Disputed descent of earldom[edit]

On the sixth Earl's death in 1899, a dispute arose over the succession to his titles.

A son, William Turnour Thomas Poulett, had been born to the 6th Earl's first wife, Elizabeth Lavinia, in 1849, while they were married, but although his wife insisted he was the child's father, Captain Poulett (as he then was) had reason to believe the child had been fathered by another man, Captain William Turnour Granville, after whom his mother named him. Nevertheless, he had no sons he believed to be his own and for many years treated William Turnour Thomas Poulett as his son. In 1875, W. T. T. Poulett was living at the family's secondary estate, Grenville Hall, Droxford, under the courtesy title of Viscount Hinton.[5] However, after the birth of William John Lydston Poulett he was disowned.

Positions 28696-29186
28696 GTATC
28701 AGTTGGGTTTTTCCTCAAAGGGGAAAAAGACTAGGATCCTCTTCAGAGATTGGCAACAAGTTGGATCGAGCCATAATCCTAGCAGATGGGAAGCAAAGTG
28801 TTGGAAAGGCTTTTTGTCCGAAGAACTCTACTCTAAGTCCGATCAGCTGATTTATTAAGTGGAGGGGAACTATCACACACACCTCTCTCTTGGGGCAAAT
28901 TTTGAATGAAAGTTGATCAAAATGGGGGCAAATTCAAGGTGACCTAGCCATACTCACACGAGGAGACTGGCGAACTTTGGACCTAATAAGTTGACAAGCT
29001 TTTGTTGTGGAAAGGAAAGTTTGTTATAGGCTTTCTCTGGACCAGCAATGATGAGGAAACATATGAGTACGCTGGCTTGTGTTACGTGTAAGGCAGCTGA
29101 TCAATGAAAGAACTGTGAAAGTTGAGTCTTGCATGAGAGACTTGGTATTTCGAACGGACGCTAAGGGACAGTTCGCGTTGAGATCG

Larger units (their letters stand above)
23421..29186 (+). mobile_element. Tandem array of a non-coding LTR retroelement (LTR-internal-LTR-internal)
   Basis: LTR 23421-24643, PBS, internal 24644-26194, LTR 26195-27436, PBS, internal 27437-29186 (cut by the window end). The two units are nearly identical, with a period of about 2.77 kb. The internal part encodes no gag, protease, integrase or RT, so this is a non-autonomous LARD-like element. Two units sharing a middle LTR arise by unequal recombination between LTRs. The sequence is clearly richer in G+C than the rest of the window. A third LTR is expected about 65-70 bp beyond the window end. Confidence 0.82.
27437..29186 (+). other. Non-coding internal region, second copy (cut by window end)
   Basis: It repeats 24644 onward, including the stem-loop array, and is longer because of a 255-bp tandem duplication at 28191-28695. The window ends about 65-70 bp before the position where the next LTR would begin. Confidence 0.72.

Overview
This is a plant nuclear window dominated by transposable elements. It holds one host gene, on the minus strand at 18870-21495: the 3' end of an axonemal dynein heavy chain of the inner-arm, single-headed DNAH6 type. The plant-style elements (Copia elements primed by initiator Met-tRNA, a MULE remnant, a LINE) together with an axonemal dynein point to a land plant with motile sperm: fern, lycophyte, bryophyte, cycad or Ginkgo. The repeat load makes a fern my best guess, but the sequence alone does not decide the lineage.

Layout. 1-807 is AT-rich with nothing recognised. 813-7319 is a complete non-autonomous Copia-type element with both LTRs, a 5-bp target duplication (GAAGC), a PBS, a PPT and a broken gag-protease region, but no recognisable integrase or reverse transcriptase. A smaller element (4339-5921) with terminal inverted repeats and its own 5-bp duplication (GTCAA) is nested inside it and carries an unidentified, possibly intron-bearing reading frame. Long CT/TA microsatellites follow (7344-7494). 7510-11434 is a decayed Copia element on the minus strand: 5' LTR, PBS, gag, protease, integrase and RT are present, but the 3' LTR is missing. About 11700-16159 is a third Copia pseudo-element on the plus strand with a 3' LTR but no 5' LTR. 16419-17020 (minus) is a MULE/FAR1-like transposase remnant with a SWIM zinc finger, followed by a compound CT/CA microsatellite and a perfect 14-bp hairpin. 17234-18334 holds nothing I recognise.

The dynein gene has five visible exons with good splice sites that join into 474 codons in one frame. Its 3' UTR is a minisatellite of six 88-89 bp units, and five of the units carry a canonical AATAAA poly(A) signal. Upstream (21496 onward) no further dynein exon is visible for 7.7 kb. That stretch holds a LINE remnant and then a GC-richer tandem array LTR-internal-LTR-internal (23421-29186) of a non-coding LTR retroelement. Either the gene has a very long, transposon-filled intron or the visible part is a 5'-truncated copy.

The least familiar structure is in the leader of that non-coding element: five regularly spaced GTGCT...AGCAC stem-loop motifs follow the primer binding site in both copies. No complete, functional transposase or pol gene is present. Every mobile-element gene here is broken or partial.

Following the 6th Earl's death, the Poulett earldom and its entailed estates were claimed by W. T. T. Poulett, but his claim was challenged on the grounds of paternity, and on 27 July 1903, on a report from its Committee of Privileges, the House of Lords determined the dispute in favour of the 6th Earl's fifteen-year-old son, William John Lydston Poulett.[6] This was an interesting case, as the House of Lords rejected the doctrine of pater est quem nuptiae demonstrant – that a child born within wedlock is lawfully fathered by its mother's husband (see Earl of Banbury for a similar case).